The tourist heart of Montreal, a ghost town during a summer pandemic


Montreal (AFP)

Stripped of the crowds of visitors who usually flock to its venues, from the Grand Prix to its renowned festivals, Montreal is trying to reinvent itself during the coronavirus pandemic and save what is left of its summer.

The city spends a lot and sponsors dozens of artistic performances in an attempt to attract visitors.

But despite his best efforts, the damage is too obvious.

“Look at the terraces here, they are all empty, it’s incredible,” said Sam Namour, owner of an Inuit art gallery in Old Montreal, pointing to the deserted cafes of Place Jacques-Cartier.

Over the past 40 years, Namour has welcomed thousands of visitors to its gallery, including former Presidents Bill Clinton of the United States and Jacques Chirac of France. But on this hot summer day, not a single person has entered his establishment since it opened three hours earlier.

About 11 million tourists visit the city in a normal year, 80% of them from outside Quebec, spending some 4 billion Canadian dollars (3 billion US dollars), said Yves Lalumière, head of the city ​​tourism office.

With half of the 9,000 coronavirus deaths in Canada, Montreal and its surroundings have been hit hard by the pandemic.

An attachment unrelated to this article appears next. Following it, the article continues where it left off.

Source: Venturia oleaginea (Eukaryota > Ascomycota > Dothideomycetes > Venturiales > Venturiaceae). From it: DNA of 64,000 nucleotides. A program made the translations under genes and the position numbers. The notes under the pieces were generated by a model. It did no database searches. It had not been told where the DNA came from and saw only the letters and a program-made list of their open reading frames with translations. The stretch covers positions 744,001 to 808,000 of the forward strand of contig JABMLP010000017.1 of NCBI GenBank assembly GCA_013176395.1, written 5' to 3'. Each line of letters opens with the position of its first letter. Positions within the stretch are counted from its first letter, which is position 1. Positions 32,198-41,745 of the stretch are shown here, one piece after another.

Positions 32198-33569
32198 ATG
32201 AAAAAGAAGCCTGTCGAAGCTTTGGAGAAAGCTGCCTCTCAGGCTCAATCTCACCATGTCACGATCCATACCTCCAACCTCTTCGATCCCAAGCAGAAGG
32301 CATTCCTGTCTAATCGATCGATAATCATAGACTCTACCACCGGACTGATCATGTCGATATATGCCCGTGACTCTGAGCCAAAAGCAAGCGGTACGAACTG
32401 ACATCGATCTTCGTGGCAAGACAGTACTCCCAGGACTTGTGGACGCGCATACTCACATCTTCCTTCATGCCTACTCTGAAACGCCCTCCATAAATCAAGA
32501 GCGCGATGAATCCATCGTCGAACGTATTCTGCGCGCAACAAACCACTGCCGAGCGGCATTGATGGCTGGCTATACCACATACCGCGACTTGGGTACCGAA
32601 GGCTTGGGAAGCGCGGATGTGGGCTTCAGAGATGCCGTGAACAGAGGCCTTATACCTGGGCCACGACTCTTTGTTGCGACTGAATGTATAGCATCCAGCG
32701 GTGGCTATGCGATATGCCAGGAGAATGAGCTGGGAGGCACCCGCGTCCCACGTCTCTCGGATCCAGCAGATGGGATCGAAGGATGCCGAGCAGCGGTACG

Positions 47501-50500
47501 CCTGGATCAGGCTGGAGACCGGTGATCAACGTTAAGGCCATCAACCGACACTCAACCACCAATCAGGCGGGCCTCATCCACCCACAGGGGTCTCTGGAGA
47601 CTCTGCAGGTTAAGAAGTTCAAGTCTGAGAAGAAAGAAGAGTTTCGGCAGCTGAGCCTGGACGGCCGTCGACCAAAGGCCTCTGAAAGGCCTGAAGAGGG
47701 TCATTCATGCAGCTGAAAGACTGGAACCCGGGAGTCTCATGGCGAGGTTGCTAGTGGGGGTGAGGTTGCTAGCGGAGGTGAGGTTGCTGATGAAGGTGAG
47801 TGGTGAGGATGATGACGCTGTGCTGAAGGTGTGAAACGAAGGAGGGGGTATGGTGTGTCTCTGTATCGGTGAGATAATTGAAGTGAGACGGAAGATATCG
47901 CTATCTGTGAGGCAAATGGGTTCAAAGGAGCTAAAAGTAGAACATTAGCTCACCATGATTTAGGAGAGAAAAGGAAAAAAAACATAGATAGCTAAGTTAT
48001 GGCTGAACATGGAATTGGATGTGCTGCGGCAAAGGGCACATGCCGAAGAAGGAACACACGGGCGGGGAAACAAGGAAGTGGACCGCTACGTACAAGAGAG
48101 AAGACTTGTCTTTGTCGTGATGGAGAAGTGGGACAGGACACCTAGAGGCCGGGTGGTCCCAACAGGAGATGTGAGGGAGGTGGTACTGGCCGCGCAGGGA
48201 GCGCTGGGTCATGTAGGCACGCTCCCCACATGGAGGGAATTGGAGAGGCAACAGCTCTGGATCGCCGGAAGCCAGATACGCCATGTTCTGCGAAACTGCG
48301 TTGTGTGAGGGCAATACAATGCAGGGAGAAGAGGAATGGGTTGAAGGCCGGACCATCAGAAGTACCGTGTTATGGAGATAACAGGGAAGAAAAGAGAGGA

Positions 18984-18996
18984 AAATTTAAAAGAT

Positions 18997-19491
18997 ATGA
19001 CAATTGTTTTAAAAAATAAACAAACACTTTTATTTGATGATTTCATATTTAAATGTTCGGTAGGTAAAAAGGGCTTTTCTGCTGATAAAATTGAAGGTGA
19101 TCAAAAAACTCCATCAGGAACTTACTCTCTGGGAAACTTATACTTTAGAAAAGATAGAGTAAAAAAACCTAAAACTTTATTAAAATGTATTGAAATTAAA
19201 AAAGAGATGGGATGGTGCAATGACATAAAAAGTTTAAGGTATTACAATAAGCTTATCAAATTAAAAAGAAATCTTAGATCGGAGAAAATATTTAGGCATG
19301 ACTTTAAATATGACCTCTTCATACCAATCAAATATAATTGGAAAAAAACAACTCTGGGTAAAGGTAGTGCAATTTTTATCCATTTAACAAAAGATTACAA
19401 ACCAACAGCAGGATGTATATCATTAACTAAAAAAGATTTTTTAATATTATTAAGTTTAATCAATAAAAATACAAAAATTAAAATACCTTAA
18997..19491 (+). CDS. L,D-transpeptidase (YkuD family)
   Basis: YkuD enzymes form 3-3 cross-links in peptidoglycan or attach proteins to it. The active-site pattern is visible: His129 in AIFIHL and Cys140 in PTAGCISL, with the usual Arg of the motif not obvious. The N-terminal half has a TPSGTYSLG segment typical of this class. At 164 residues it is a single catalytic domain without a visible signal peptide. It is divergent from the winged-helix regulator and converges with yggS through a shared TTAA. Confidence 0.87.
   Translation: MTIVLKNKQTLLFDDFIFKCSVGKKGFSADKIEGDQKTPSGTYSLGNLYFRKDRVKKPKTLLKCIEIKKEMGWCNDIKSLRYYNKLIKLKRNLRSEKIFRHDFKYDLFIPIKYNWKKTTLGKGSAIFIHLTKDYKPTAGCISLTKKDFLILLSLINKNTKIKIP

The city has had to cancel major cultural events that in the past attracted hundreds of thousands of visitors, including its world-famous jazz festival.

– ‘Little ghost town’ –

“A million tourists, in the lead” are expected this year, said Lalumière, saying that 90% of the revenues of this sector are threatened.

Visitors must be quarantined for 14 days upon arrival in Canada, so tourists from overseas, mainly from France and the United States, are scarce this year.

“Old Montreal is dead this year,” Namour said.

“In summer, Place Jacques-Cartier is always full, you can’t see the ground because there are so many people there,” said Nadia Bilodeau, who runs an Italian restaurant next to the Namour gallery.

This year, however, it’s “like a little ghost town,” she says, looking at the restaurant’s empty patio.

Business owners are on the verge of making ends meet with state support.

Even visitors from other regions of Quebec are rare.

“Quebecers are afraid to come to Montreal,” said Michel Archambault, professor of urban studies and tourism at the University of Quebec.

William Foster Friesen was the rare tourist in sight in recent days, spending a few hours en route between a trip to the Gaspé and his home in Toronto.

“I’ve never seen Montreal so empty,” he says.

– Pétanque in the street –

The same scenes are playing out in the city center, where the 400,000 workers have been largely absent since mid-March, most now working from home.

The beating heart of the city endures, however, although the energy has shifted to its outlying residential areas.

Dozens of kilometers of shopping streets have been laid out for pedestrians only, with water jets installed for young and old alike, and courts installed in the street for the outdoor bowling game known as the petanque.

The city is spending CAN $ 400,000 to bring Montrealers back to the center, putting on 200 artistic performances in the squares during the rest of the summer.

But for some it is too little, too late. “A drop in the ocean! Said Archambault.


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